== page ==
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  1. #1

    Unhappy Ugh. Trying to make difficult decisions for the fall.

    So for several months, we've been working toward DS heading back to public school in the fall (7th grade). It was going to be a hard push this summer to get his writing skills up to grade level, but he and I were willing to do it. He's been looking forward to running on the cross country team and joining the chorus, etc. Also, between our rural location and my introversion, he's lonely. There aren't many HS groups in the area, although there is a very nice secular group about 25 miles away (but those miles are in the opposite direction from most other things we do).

    Well here we are, ready to fill out the forms to send him back this fall, and he's having second thoughts. He's worried that the kids won't like him (he isn't the easiest kid to get along with, so his concerns aren't unfounded), and that the workload will be too much for him. Also, he saw our older DD have to do some really dumb busywork-type projects in PS near the end of the school year, and I dread him trying to convince himself to bother with that sort of crap after having done virtually no projects for 3 years.

    Anyway, all this to say, I'm struggling with whether to try to convince him to give public school a real try (I'm tired, and disorganized and not very good at making him learn anything and my house is a mess, and did I mention that I'm tired?), or just wash our hands of it all right away and start shopping for a curriculum that requires less of me? Or wishing for my own ability to get my ADHD self put together enough to be a good mentor for him?

    If you read this far, thanks. I wish this sort of thing were easier for me to figure out. I was mostly just typing in a need to process things out loud. My husband is great, but he works outside the house, and doesn't exactly understand what our days are like here.
    Robin,
    working-at-home mother of two.
    homeschooling the 11yo boy.
    the girl is 14 (8th grade) and loves her public school.
    they are very very different kids.

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  3. #2

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    First of all, hugs. I've not been in your situation (even though we re-evaulated every year, the kids never wanted to return to ps), but I have several friends who have. Is it possible to have him agree to try it for a year, or a semester? It's not an all or nothing decision. He could always return to homeschooling. Maybe the extracurricular activities will make up for the busy work??

    ETA: He's old enough to discuss the fact that there are positives and negatives in every situation. Right now, the positives of hsing is individualized instruction, but one of the negatives is loneliness. A positive of ps is more potential friends, cross country, and choir (and for YOU accountability to other adults). Negatives are busy-work, kids who are jerks, and potential struggling on subjects he may be behind on. He and you need to hash these out.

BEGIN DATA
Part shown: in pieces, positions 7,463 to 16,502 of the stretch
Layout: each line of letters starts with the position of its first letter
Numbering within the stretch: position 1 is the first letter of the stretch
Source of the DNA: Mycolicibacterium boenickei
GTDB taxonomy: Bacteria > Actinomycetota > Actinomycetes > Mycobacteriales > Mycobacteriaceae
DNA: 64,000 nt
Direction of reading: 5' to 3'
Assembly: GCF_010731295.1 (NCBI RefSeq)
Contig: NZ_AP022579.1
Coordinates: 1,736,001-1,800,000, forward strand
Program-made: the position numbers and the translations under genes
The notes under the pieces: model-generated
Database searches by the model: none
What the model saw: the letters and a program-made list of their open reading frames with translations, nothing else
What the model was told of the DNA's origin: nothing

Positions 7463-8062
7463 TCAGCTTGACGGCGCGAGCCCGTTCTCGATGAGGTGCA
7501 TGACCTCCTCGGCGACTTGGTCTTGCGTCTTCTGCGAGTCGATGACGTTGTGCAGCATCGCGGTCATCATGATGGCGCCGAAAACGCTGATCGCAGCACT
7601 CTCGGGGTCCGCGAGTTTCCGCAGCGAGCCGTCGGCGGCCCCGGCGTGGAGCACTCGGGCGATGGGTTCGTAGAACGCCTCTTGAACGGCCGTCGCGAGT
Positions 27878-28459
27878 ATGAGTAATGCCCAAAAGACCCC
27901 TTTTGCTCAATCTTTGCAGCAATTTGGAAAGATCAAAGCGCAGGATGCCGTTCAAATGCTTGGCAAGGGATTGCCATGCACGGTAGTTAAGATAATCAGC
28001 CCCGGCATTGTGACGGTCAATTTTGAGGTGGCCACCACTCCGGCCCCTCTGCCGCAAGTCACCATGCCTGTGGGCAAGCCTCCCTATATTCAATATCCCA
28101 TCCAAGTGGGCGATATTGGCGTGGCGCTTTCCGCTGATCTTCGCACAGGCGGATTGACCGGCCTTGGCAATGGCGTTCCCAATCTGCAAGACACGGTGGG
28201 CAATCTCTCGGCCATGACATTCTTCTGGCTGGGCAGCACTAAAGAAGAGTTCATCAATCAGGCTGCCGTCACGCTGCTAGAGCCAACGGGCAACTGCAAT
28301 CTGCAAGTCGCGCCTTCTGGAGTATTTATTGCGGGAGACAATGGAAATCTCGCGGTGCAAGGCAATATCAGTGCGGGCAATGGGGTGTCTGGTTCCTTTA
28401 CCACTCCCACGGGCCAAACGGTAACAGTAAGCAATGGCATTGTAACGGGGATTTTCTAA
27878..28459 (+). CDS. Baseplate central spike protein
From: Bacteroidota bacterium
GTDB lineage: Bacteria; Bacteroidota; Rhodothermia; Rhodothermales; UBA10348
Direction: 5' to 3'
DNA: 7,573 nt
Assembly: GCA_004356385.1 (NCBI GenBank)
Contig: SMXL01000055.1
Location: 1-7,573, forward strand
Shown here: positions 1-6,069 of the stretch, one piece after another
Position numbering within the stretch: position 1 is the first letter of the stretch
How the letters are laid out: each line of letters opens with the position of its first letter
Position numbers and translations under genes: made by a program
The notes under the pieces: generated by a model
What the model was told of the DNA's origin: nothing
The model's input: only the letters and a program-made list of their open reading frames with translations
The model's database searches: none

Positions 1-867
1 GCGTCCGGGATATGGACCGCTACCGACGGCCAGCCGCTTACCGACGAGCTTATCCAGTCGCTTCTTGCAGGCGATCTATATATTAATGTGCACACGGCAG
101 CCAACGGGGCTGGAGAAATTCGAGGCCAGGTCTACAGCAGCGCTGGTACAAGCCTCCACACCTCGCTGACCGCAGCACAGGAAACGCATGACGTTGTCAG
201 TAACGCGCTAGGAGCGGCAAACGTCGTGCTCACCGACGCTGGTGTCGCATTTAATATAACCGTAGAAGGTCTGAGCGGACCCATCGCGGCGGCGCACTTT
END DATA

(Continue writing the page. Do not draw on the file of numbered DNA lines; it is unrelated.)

Last edited by inmom; 05-26-2016 at 02:51 PM.
    Carol

    Homeschooled two kids for 11 years, now trying to pay it forward


    Daughter -- a University of Iowa graduate: BA in English with Creative Writing, BA in Journalism, and a minor in Gender, Women & Sexuality Studies

    Son -- a Purdue University graduate: BS in Computer Science, minor in math, geology, anthropology, and history

  4. #3

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    I think inmom has a good suggestion regarding trying school with the option of leaving if is isn't working out.

    We are dealing with some of the same issues and I am wondering if it would be better for my kids to go to PS. But at this point, they've decided to wait until high school (and my son thinks he may want to home school through HS). Last year, a few weeks prior to the start of school my daughter wanted to go to PS and I talked her out of going to the middle school. I sort of regret it...she had valid reasons for wanting to go. So, now I feel like I'd better step it up for 7th and 8th grade. We may need to change our unschooling ways.

    My children want to go to school partly to meet more children. They had a nice little group of HS friends (7 children - mine are two of them, and two are going to school next year.) They have a few friends in school but those children have little time to get together because of school, activities, and homework. My children also think they would work harder if they have to account to someone other than me and if there is some pressure to keep up with the other students. I completely withdraw from competition so I don't know how that will actually work out for them.

    Anyway, where are you located in IL? Any chance it is the Chicago area? We are in IN, but would be willing to drive to meet. My son would love to meet another 11yo home schooled boy. (We live in an area where most HS'er are religious and not open to non-religious families.)
    Last edited by dbsam; 05-26-2016 at 03:23 PM. Reason: fix wonky grammar